Random House’s Crown Books will publish multihyphenate Charles S. Dutton’s memoirs in 2010. The book’s working title is “From Jail to Yale.”
In 1968, at age 17, the Baltimore native was convicted of manslaughter, and he served 7½ years in prison.
Less than two years later, he went back to prison after being convicted of possession of a deadly weapon. During his second stint behind bars, he became involved with prison theater groups and after his release went on to college and the Yale School of Drama.
Dutton originated the role of Levee in August Wilson’s 1984 Rialto debut, “Ma Rainey’s Black Bottom,” which earned Dutton a Tony nod. He also starred in the original production of Wilson’s “The Piano Lesson.”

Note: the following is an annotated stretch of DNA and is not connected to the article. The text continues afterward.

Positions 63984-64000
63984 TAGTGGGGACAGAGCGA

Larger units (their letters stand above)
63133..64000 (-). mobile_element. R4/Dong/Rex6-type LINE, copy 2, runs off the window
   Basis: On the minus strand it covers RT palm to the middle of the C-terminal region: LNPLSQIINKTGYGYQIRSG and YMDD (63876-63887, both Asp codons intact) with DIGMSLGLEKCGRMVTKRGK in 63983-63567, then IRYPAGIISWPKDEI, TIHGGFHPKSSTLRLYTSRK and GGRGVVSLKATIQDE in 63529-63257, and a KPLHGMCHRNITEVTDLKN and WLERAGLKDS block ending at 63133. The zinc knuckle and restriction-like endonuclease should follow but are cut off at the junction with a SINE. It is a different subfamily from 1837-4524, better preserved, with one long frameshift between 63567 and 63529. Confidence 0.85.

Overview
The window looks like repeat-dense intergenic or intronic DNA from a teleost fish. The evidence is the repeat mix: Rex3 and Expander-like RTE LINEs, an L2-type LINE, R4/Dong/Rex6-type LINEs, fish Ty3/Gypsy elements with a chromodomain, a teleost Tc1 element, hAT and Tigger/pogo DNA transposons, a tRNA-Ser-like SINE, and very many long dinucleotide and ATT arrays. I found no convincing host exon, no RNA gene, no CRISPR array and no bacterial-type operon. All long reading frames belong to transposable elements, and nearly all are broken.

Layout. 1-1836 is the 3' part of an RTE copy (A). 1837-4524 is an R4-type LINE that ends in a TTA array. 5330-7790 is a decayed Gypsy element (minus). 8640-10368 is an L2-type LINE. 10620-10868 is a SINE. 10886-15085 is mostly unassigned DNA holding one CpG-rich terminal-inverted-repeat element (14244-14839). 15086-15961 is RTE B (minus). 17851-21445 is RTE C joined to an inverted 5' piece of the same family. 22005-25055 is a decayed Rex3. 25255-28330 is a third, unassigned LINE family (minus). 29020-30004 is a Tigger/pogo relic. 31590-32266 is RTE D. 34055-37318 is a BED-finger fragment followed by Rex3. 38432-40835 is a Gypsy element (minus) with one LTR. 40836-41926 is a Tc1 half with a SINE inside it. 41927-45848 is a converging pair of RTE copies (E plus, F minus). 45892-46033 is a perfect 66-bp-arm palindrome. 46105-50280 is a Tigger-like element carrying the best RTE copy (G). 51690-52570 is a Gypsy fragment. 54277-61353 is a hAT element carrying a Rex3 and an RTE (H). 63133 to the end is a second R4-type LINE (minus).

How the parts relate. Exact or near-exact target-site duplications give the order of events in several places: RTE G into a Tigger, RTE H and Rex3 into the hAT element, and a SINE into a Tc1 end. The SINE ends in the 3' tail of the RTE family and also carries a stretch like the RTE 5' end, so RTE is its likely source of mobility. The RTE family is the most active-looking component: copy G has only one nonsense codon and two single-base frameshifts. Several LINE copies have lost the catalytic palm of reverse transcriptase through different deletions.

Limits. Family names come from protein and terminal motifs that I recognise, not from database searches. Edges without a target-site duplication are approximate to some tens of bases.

Dutton gained national fame as the star of the Fox comedy “Roc,” which aired from 1991-94. The show, a critical fave, revolved around a Baltimore garbage collector and his family, with a cast that featured fellow legiters Carl Gordon, Rocky Carroll and Ella Joyce.
Dutton earned acting Emmys in 2002 and 2003 for guest shots on “The Practice” and “Without a Trace,” respectively.
Dutton also has a long list of directing credits, including episodes of Showtime’s “Sleeper Cell” and HBO’s “First Time Felon” and “The Corner,” which earned him a third Emmy in 2000. Last year, he signed an overall deal to develop, direct and act in series, movies and minis for HBO.
Among Dutton’s upcoming acting projects is the Screen Gems thriller “Legion.”